Some segments that nonprofits use include:

Gift amount: Know how much your donor gives per transaction so you can ask for the right amount during the next campaign. Average gift amounts are also helpful if you plan to create donation tiers or a major gifts program.

Gift frequency: Gift frequency is the number of times a donor gives annually. If your donor gives multiple times a year, offer them the option to donate monthly.

First-time donors: Converting a first-time donor into a returning one takes extra nurturing, but the effort is worth it, since you’re saving money on donor recruitment. Knowing who is and isn’t a first-time donor is vital.

Preferred methods of communication: Phone lovers may not respond to your fundraising emails and vice versa. Always meet donors where they are, and speak to them how they’re most comfortable. If you don’t know their favored communication methods, ask.

Preferred methods of giving: Some donors like to give online, while others prefer a physical pledge. Understanding how they donate before you kick off your next campaign gives you time to accommodate all donors.

Their role in your cause: Is your donor just a donor, or have they also shown interest in serving on your board? Understanding each donor’s role with your organization helps you provide relevant engagement offers.

Interests and affinities: After you get a donation, learn what makes your donor tick. Send a survey or follow-up email to learn about why they chose your organization.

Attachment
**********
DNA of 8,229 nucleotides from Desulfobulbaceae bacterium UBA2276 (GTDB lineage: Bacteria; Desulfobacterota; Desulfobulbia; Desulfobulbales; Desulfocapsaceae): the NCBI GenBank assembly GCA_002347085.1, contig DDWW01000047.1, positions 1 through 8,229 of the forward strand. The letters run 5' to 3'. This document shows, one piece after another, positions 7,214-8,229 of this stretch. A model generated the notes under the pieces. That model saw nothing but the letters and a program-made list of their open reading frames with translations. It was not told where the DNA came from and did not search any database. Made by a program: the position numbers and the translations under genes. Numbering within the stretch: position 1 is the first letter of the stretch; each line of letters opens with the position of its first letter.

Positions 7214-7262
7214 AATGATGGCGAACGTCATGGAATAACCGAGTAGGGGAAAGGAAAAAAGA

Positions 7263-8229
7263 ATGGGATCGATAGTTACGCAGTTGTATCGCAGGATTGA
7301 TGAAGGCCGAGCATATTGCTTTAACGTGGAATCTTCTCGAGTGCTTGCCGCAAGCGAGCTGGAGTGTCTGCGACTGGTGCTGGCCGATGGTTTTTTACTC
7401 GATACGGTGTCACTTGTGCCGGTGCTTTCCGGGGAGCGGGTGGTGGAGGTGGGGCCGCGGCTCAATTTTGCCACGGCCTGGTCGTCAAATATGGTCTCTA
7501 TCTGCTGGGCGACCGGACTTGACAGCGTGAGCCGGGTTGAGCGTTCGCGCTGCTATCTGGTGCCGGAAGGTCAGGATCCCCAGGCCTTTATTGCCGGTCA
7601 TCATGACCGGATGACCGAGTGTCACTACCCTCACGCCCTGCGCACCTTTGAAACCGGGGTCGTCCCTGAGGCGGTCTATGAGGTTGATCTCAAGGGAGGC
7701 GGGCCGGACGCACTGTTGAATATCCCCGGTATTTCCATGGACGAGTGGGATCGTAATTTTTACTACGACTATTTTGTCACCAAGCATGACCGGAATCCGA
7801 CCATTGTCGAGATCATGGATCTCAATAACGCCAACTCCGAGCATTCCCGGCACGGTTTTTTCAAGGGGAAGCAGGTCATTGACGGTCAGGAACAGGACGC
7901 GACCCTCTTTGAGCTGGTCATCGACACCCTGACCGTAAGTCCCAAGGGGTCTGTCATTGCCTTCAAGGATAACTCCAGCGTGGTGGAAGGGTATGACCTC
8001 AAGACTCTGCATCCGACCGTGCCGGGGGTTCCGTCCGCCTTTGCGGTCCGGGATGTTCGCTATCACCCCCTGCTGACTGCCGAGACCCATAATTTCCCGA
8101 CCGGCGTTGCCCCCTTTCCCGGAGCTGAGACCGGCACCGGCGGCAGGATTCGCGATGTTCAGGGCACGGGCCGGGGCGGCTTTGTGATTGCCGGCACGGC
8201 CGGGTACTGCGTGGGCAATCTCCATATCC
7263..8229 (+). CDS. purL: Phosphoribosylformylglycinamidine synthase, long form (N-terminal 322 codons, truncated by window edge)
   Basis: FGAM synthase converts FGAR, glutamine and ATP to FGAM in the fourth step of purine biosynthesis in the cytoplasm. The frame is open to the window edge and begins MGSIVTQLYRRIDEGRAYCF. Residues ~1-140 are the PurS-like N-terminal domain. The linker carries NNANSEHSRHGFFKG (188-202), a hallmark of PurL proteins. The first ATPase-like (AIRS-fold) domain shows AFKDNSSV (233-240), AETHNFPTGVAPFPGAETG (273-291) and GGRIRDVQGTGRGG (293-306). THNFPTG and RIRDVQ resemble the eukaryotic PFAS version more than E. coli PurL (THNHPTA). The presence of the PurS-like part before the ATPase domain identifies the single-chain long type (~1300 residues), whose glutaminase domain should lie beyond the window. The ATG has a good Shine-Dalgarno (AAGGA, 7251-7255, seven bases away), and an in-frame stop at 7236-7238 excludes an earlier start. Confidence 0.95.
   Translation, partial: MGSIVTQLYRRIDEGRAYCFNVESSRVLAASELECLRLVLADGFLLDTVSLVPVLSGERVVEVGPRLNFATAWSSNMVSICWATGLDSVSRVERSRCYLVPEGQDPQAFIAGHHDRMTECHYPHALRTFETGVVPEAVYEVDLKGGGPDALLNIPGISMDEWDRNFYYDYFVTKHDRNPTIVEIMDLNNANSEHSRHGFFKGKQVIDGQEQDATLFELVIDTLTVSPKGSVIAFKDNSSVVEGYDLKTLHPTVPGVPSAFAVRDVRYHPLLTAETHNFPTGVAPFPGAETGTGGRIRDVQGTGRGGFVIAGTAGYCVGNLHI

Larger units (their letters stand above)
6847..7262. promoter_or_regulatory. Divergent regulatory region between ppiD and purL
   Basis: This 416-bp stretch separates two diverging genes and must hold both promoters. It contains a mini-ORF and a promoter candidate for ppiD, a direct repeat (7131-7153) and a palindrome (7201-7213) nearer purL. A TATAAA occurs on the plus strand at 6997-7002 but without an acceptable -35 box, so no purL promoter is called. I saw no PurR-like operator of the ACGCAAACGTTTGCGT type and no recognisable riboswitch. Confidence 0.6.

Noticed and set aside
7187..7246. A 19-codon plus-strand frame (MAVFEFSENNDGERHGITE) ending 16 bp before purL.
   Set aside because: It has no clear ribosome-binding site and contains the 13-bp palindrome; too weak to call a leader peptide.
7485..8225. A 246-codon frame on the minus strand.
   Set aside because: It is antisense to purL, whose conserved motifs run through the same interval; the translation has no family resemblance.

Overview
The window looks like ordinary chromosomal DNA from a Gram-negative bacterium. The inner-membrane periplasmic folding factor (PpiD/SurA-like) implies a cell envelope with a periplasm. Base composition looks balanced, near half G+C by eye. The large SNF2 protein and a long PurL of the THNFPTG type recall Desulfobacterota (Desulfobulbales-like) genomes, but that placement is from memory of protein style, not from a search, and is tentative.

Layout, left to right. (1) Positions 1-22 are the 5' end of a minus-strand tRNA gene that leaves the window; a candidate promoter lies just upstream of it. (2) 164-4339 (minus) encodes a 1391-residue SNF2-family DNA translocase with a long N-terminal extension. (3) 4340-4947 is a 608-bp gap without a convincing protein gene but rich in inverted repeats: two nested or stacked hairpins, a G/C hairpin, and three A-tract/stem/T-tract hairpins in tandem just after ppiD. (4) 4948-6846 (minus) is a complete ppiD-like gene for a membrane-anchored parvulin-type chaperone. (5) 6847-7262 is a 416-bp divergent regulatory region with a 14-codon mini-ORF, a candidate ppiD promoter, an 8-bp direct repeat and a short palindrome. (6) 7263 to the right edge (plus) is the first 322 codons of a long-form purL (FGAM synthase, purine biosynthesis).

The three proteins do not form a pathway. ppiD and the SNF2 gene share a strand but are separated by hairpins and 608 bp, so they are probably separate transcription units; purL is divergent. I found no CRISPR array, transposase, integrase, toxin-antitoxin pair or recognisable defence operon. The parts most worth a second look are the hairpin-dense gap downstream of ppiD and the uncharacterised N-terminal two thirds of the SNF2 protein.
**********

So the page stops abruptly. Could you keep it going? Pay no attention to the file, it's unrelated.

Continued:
Using Donor Segmentation to Engage

After you segment your donors, create personalized engagement opportunities for them. Pay attention to your segments as you craft your annual fundraising calendar and marketing materials. If most of your donors prefer to give online, for example, try adding more crowdfunding and peer-to-peer fundraising campaigns.

Here are some ways to engage your donor segments:

  • Invite major donors to serve on your board of directors
  • Increase your social media presence to appeal to millennials
  • Plan a peer-to-peer fundraiser for donors who can’t give large gifts but have time to spare
  • Mobilize your online givers with a social sharing crowdfunding campaign
  • Ask your long-time donors to share a donor testimonial for your newsletter
  • Create family-friendly volunteer opportunities for donors with children

As you engage your donor segments with appealing opportunities that meet their giving needs, the likelihood of retention increases.

Donor segmentation is all about using the data you have to find the right fit for your donor base. Tracking donor data and using it to provide each donor a personalized giving experience benefits you and your donor both.

Information may be abridged and therefore incomplete. This document/information does not constitute, and should not be considered a substitute for, legal or financial advice. Each financial situation is different, the advice provided is intended to be general. Please contact your financial or legal advisors for information specific to your situation.